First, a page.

Who Runs the Globes (Girls)

Even though Beyonce wasn’t there, her hit song, “Run the World (Girls)” could have been the theme of Golden Globes night.

Hosts Tina Fey and Amy Poehler made sure of that, packing their opening monologue with quips and quibbles from a pointedly female point of view. They ribbed Hollywood’s dashing everyman, George Clooney, for dating younger women, describing his character in “Gravity” as someone who “would rather float into space and die than spend one more minute with a woman his own age.”

They also commented that Matthew McConaughey’s 45-pound weight loss in preparation for “Dallas Buyers Club” was “what actresses call ‘being in a movie.’”

And they mocked Meryl Streep for her high-flying career, noting that her turn in “August Osage County” proves, “there are still great parts in Hollywood for Meryl Streeps over 60.”

Even in light of their own enviable and enduring success, navigating high-powered Hollywood as they married (and divorced) and became mothers, the joke highlighted the persistent anxiety that great roles for women are the exception, not the rule.

But in their second round hosting one of Hollywood’s most-watched award shows — and doing well at it — Fey and Poehler proved the old adage that rules were made to be broken.

The loosey-goosey style of the Globes is part of what makes it so fun to watch. The opposite of the stiff formality of the Academy Awards, the Globes have the carefree flow of a cocktail party. And as usual, cocktails there were: streaming into glasses and spoken about from the stage, the intoxicating spell of alcohol left room for the uninhibited and unscripted, tempting actresses from Emma Thompson, who tossed her shoes and brought a martini on stage, to Cate Blanchett, who accepted the award for best actress for “Blue Jasmine” with “a few vodkas under my belt.”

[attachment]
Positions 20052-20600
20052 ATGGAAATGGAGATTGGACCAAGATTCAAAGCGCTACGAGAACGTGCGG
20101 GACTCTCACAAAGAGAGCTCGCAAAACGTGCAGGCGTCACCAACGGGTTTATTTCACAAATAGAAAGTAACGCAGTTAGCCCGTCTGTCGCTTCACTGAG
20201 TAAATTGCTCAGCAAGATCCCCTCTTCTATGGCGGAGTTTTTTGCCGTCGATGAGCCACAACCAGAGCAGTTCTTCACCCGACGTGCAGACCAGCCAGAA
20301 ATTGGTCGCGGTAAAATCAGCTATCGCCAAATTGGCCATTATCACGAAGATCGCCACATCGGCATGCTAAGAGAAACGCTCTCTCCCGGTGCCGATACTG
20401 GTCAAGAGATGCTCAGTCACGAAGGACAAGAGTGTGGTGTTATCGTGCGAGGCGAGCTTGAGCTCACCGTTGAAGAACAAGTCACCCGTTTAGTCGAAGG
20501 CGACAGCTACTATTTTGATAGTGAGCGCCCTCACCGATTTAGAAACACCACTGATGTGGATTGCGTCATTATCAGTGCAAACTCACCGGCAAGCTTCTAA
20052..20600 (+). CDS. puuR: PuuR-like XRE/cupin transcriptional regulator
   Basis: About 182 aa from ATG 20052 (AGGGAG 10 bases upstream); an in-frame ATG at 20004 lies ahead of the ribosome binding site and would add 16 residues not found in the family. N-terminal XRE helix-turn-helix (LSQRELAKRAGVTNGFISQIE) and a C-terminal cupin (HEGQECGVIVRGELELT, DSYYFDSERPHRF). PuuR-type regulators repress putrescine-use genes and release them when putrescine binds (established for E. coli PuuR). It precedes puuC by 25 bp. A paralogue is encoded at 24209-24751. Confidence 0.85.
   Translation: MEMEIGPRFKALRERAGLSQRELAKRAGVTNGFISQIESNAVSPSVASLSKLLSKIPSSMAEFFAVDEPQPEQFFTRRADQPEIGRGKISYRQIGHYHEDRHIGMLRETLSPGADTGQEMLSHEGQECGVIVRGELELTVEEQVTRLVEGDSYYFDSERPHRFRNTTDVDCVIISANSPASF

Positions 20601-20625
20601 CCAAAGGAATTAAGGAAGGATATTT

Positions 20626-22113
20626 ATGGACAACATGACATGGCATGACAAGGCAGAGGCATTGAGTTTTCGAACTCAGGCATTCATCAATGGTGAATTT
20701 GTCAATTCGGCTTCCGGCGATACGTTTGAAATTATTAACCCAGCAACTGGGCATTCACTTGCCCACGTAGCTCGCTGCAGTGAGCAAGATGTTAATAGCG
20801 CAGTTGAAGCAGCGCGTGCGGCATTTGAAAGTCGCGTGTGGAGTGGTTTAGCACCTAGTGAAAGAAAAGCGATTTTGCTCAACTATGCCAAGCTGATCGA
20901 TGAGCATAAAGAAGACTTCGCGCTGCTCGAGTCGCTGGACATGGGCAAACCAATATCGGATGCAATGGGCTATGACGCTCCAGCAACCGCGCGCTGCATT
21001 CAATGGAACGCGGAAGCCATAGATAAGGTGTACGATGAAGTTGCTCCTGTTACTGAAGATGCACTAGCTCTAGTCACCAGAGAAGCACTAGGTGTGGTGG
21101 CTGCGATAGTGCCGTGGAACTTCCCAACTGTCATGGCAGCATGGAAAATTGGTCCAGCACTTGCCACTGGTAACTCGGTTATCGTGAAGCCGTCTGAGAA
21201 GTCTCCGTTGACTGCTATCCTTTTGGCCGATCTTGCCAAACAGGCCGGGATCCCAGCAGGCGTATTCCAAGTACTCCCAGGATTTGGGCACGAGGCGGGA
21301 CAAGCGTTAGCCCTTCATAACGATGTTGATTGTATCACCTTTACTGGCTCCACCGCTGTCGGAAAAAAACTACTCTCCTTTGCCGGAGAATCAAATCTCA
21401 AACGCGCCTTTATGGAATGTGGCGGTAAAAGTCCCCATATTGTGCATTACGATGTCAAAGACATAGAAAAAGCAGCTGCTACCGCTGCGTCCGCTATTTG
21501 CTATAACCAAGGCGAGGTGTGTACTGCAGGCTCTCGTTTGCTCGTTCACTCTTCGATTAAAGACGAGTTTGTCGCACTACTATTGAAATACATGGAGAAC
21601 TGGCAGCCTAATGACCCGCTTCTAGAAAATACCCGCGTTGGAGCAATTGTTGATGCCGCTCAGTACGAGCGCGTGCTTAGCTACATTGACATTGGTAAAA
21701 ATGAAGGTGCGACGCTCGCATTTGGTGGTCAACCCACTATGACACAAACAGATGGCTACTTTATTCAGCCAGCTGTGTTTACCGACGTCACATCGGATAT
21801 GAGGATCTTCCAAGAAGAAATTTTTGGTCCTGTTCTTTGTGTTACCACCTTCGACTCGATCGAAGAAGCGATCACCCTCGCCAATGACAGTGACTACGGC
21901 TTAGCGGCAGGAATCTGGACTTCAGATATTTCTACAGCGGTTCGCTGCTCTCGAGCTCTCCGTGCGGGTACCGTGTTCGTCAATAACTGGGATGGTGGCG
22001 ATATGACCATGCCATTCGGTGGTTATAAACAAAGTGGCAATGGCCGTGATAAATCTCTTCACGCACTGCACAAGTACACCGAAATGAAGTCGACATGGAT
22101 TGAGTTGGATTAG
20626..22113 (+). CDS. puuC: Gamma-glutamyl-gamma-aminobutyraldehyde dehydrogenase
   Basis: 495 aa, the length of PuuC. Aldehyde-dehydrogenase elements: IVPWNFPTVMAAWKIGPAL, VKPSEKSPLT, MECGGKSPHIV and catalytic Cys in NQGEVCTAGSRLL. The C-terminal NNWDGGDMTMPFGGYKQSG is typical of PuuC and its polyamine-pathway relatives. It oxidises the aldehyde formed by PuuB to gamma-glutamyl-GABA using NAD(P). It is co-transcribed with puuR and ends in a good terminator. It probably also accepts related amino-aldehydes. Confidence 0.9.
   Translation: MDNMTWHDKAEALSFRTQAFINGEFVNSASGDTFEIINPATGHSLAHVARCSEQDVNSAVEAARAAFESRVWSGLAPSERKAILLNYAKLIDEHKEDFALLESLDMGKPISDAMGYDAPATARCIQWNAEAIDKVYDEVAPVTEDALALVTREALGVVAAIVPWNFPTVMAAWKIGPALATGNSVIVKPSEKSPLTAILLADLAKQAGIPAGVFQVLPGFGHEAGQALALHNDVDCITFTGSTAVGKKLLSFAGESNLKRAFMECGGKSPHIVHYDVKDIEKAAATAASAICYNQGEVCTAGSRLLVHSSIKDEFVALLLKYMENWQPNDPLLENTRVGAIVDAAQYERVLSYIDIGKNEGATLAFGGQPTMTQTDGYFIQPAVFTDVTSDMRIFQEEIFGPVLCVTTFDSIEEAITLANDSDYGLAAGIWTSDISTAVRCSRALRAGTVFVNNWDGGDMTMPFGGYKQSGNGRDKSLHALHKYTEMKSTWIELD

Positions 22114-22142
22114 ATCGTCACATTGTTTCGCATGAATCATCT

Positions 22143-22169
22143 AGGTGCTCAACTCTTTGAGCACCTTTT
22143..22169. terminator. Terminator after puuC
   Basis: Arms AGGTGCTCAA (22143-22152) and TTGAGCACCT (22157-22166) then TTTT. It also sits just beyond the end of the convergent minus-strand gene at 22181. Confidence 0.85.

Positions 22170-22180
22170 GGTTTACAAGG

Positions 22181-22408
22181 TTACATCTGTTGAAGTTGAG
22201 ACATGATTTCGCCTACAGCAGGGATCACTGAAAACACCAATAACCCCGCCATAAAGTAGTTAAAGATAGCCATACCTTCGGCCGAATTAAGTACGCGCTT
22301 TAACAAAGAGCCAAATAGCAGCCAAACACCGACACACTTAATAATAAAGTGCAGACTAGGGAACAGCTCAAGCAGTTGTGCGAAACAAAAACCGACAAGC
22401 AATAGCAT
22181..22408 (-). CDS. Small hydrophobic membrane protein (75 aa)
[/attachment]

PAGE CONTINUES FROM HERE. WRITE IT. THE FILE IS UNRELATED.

Fey and Poehler weren’t afraid to show their juiced-up catty side, either. Several times during the telecast, they layed into their colleague, Julia Louis Dreyfus, for making the difficult transition from TV to film (Louis-Dreyfus was doubly nominated for her role on HBO’s “Veep” and for her debut as lead actress in the film, “Enough Said”). But proving that even the most ambitious women have a sense of humor, Louis-Dreyfus played along as the imperious movie star, donning big, black sunglasses and dismissively blowing cigarette smoke into Reese Witherspoon’s face.

Only when Fey and Poehler tried to act “like guys” did their routine fall flat. Genital jokes about Jonah Hill’s prosthetic penis and Leonardo DiCaprio’s penchant for supermodel vaginas came off as forced and a little mean. 

But overall, the tactic worked, demonstrating that the strictly male-dominated days that have characterized Hollywood for the last century are over.

Even the evening’s fashions reflected an increasingly “gender-bending” aesthetic, as New York Times TV critic Alessandra Stanley noted: Jennifer Lawrence wore her hair blonde and boy-cut short; Diane Keaton wore a femme-fitting tuxedo; Jared Leto wrapped his hair in a messy knot – and won a supporting-actor award for dressing in drag to play a transgendered character in “Dallas Buyers Club.” In his speech, Leto bowed to the pains of beauty maintenance, noting that in order to play a woman he had to wax his entire body – “including my eyebrows.”    

At times, the evening felt so female-centric it bordered on feminist.

Accepting the Cecil B. Demille award on behalf of her longtime friend, director Woody Allen, Diane Keaton offered eloquent, if ironic, remarks about Allen’s nuanced sense of female characters. “Woody’s women can’t be compartmentalized,” Keaton said. “They struggle, they love, they fall apart, they dominate, they’re funny, they’re flawed,” and “they are the hallmark of Woody’s work” — to say nothing of his life, which has been littered with women who have not all been so la-di-da about his sordid sexual past.

Actress Robin Wright also credited director David Fincher for a career boost, saying he was the one who convinced her to play the calculating congressman’s wife on the Netflix hit, “House of Cards.” “You can create her,” Wright quoted Fincher as saying, “Let her come out of marble, if you want.”

It is telling that a ceremony that offers a female perspective is still perceived as “feminist” when really it was a show of variety and equality. Even the Hollywood Foreign Press Association distributed the evening’s big awards pretty evenly – honoring Alfonso Cuaron for directing “Gravity”; Spike Jonze for writing “Her”; Leonardo DiCaprio for “The Wolf of Wall Street”; “American Hustle” with acting honors for its actresses, Amy Adams and Jennifer Lawrence, as well as best comedy; and finally, “12 Years a Slave” with the top honor, best drama.

In the end, it was more than just gender equality that shone through the star-studded night: it was an industry coming into its own as the teller of the American tale – male, female, gay, straight, black, white and all the glorious shades of grey in between.